Employment Bulletin – July 2018

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Cycle courier deemed to be a ‘worker’ entitled to holiday pay

A cycle courier with a taxi firm was a ‘worker’ rather than a self-employed contractor and so was entitled to holiday pay

That was the decision of the Employment Appeal Tribunal in a case involving Addison Lee Ltd and one of its riders, Mr C Gascoigne.

Addison provided a taxi and courier service. Mr Gascoigne’s employment contract stated that he was “an independent contractor”, that nothing in the contract rendered him “an employee, worker, agent or partner” of the company and that he should not hold himself out as such.

He provided his own bike and could choose when he worked. He was paid weekly with a piece rate for each job and a fixed rate for waiting time. He paid his own tax and national insurance and was registered with HMRC as self-employed.

The company deducted an “admin fee” and a payment for insurance cover. Each courier had a company ID and an allocated call sign, and was supplied with a radio, a palmtop computer and GPS tracker.

When available for work, couriers would contact the controller by radio or phone and log on to the allocation system. The company’s position was that Mr Gascoigne worked under a zero hours contract and that it had no obligation to offer him work and there was no obligation on him to accept any such offer.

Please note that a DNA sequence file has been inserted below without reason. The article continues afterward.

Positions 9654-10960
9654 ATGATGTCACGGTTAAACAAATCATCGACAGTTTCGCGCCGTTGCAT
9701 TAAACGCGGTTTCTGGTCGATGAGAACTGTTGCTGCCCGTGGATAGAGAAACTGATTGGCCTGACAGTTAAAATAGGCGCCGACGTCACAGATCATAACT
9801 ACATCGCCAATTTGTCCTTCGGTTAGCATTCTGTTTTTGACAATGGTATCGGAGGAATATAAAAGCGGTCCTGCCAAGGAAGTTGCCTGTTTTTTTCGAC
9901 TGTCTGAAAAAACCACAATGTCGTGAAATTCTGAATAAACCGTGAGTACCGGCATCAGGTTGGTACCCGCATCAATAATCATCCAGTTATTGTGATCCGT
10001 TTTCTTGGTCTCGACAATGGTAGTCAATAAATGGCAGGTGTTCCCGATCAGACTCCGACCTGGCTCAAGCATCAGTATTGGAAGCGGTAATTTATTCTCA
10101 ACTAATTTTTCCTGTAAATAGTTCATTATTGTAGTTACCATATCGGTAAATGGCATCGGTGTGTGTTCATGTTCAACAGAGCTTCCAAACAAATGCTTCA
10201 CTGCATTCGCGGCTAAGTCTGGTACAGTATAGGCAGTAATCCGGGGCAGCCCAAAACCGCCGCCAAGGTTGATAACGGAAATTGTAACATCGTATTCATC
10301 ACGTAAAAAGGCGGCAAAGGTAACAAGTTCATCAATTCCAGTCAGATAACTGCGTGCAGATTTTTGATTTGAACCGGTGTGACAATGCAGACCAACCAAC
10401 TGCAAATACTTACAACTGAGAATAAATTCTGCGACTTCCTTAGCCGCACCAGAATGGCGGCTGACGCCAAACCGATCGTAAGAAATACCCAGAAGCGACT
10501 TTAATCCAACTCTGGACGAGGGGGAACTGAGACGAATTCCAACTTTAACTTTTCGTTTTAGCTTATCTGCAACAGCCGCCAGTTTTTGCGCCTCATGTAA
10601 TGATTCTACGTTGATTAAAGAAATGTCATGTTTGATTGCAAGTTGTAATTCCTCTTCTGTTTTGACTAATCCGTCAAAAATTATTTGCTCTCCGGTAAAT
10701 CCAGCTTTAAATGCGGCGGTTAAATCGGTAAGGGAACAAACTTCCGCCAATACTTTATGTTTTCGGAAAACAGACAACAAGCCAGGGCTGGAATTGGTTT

The Employment Tribunal at the initial hearing referred to the contractual provision that if Mr Gascoigne was logged on to the system he was “deemed to be available and willing to provide Services”.

It found that he was working under the company’s direction and not “running his own business” and was subject to a “classic wage/work bargain”. It held that the contract did not reflect the reality of the parties’ legal relationship.

The Employment Appeal Tribunal has upheld that decision.

 

HMRC targets firms failing to pay minimum wage rates

HMRC is continuing to clamp down on firms that fail to pay the National Minimum Wage and is urging underpaid workers to come forward and complain.

The latest figures show that the number of workers getting the money they’re owed has doubled over the last year.

In 2017 to 2018, HMRC investigators identified £15.6m in pay owed to more than a record 200,000 of the UK’s lowest paid workers. That was up from £10.9m for more than 98,000 workers in the previous 12 months.

HMRC launched its online complaints service in January 2017, and this has contributed to the 132% increase in the number of complaints received over the last year.

The figures are published as the government launches its annual advertising campaign designed to encourage workers to take action if they are not receiving the National Living Wage or the National Minimum Wage. The online campaign, which runs over the summer, urges underpaid workers to complain by completing an HMRC online form.

Industries most complained about to HMRC include restaurants, bars, hotels and hairdressing.

Business Minister Andrew Griffiths said: “Employers abusing the system and paying under the legal minimum are breaking the law. Short changing workers is a red line for this government and employers who cross the line will be identified by HMRC and forced to pay back every penny.”

Failure to pay the minimum rates can result in fines of 200% of the arrears, public naming and, for the worst offences, criminal prosecution.

From 1 April 2018, the government’s National Living Wage rate increased by 33p to £7.83 per hour for those aged 25 and over.